The mythos of Slash is a dense fog of debauchery and musicianship. Widely considered one of the best rock guitarists on the planet, the man best known for his bombastic riffs and trademark top hat will return once more to San Francisco when he plays the Warfield on July 15 (under the name Slash Ft. Myles Kennedy and the Conspirators).
Despite the fact that residents don’t seem to adore the Warfield in the same way they lavish praise on other local venues, it remains a special place for Slash.
“The Warfield is probably one of my favorite venues in the country,” he says. “It’s a little bit of a second home.”
The days of Slash fighting Axl Rose for elbow room during a van ride from Los Angeles to a gig in San Francisco may be long gone, but his affinity for the Bay Area as an escape away from Los Angeles remains. Recalling road trips that he used to take with his mother and “all of her hippie friends,” Slash says journeying up to Big Sur and then on to San Francisco was a regular pastime.
When Guns N’ Roses was just starting out in 1985, the second show they played outside of Los Angeles took place at the Stone — a defunct rock venue in North Beach that’s now the Penthouse Club. Slash’s personal favorite Bay Area memory occurred while GNR was in town for a gig at the Warfield in 1988.
“I’d been using these two guitars that were these really nice, handmade Les Pauls,” he explains. “One of them I’d use on the records and the other one was a backup. I was thrashing the shit out of them. Gibson sold me, at cost, two brand-new Les Pauls. I retired the old ones and those two new Les Pauls ended up being my main guitar all the way up until … I still use them.”
Although Slash will always be best known as the lead guitarist for Guns N’ Roses, his output includes tenures with numerous bands. In 1994, he formed Slash’s Snakepit in the wake of his departure from GNR. Later, he teamed with former bandmates Duff McKagan and Matt Sorum to form Velvet Revolver. Featuring Stone Temple Pilots’ Scott Weiland on vocals, the band was active from 2002-08.
Since then, Slash has been playing with singer Myles Kennedy, bassist Todd Kerns, and drummer/keyboardist Brent Fitz. As Slash Ft. Myles Kennedy and the Conspirators, the group has released three albums, including 2018’s Living the Dream. In 2016, Slash also returned to GNR alongside McKagan for the “Not in This Lifetime” reunion tour. As of December 2018, it stands as the second-highest-grossing tour of all time.
Given Slash’s rock star pedigree, he’s often asked by the press to serve as an unofficial spokesperson for the health of rock ’n’ roll. It’s not a role he ever wanted.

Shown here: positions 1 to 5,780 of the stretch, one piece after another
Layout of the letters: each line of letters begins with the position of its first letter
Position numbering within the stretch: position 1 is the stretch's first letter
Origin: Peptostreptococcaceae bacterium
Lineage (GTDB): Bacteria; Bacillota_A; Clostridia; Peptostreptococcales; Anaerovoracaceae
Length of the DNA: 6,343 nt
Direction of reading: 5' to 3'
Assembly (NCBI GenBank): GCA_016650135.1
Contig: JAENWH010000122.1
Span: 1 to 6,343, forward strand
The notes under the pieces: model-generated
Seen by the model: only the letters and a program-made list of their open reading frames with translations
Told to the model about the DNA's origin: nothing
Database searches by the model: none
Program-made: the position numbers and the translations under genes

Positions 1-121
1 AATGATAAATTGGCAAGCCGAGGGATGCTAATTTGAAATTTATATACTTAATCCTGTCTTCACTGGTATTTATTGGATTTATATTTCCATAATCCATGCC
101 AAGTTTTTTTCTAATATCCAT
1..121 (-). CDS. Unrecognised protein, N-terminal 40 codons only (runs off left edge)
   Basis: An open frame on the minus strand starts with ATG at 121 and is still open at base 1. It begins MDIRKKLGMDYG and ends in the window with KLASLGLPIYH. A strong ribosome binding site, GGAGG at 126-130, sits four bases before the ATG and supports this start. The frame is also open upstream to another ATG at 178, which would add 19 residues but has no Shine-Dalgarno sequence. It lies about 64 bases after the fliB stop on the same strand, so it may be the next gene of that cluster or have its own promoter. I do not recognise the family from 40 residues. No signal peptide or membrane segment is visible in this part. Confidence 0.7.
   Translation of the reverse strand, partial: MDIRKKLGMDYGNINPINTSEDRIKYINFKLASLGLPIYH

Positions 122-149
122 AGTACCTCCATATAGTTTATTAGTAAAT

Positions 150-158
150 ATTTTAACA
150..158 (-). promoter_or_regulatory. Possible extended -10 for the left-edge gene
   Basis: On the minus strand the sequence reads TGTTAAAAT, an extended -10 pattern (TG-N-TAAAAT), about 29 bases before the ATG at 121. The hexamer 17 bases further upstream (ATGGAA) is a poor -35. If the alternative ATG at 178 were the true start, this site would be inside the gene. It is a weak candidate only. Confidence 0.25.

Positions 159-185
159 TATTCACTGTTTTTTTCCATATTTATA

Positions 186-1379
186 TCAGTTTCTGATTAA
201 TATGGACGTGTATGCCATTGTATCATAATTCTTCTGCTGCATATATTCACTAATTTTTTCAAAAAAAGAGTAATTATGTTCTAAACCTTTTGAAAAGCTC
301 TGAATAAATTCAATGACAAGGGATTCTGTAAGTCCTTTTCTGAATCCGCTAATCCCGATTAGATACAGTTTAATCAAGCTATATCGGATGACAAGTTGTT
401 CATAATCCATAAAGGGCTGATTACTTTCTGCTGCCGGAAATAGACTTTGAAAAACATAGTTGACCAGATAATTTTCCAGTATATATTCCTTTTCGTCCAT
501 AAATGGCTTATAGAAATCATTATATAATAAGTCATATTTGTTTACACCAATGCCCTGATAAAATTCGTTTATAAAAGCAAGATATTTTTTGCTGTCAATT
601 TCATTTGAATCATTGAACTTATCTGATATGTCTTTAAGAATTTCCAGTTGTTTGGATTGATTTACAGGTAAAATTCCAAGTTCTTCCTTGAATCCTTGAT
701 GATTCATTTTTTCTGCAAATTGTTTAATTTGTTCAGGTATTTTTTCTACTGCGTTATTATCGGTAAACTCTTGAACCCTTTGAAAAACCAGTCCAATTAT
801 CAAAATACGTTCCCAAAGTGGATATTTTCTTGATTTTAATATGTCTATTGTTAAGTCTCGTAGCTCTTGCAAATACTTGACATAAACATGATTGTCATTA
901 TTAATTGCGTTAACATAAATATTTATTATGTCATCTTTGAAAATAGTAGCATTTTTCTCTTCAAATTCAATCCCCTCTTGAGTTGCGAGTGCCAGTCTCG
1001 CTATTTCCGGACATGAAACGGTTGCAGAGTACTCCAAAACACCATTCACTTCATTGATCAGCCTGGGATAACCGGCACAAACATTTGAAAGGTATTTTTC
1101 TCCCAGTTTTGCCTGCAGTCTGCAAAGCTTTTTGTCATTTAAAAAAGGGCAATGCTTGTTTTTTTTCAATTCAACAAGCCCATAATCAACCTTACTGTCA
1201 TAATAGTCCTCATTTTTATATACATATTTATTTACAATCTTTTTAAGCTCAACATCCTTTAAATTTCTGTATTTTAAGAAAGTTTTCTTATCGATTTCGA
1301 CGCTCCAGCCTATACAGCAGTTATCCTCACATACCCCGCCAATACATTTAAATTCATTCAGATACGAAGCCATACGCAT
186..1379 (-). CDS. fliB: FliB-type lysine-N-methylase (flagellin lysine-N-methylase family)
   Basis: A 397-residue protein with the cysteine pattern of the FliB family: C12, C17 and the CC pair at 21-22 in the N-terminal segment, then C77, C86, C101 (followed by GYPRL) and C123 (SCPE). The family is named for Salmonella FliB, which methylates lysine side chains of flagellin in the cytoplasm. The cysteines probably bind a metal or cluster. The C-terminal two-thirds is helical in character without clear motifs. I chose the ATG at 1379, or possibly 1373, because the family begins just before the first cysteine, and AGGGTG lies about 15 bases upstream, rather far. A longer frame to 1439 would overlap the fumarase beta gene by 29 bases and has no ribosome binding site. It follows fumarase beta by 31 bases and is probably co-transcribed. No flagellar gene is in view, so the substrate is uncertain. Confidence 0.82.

“I’m not one of those people,” he says. “I’m not a big, outspoken advocate of anything, really. I just quietly do my own thing. I do get asked a lot of questions about things that I feel like I have to comment on but I don’t feel comfortable in that role at all, no. I don’t even know the answers half the time.”
Despite his lack of enthusiasm for the subject, Slash does admit that he’s not entirely sure all of the fervor proclaiming the death of rock is actually such a bad thing.
“I do dig that rock is the underdog and the underbelly of the whole music business — which sucks,” he says.
Overall, chatting with Slash is a surprisingly low-key affair.
For a man who once famously hid a mountain lion cub in his room at the Four Seasons, he’s remarkably reflective and thoughtful in conversation. Asked if he’s seen Leaving Neverland — a recent HBO documentary that focuses on two men who allege that Michael Jackson sexually abused them as children — the pop singer’s one-time collaborator concedes that he has not but sounds genuine when he adds that he plans to soon.
His tone gets excited when talking about a forthcoming GNR pinball machine (“nothing has ever come out like it”) but sits at even keel when discussing the circumstances that led him to get sober in 2006.
“I had so many fucking near-misses and that just didn’t seem to faze me,” he says. “It came to a head for me after a pretty tumultuous 2005 with Velvet Revolver. I was just falling down that black abyss again and I was like, ‘I can’t get high anymore. This just doesn’t work.’ So I put myself in a facility for a month and got my head together. I haven’t done it since. I haven’t had the urge to do it since.”
Luckily for fans, it’s an urge to make music that’s survived alongside the man himself.
“As you know,” he adds, “I didn’t go anywhere — and it doesn’t look like I’m going to.”
Slash Ft. Myles Kennedy and the Conspirators, Monday, July 15, 8 p.m., at the Warfield, 982 Market St. $45-$75; thewarfieldtheatre.com
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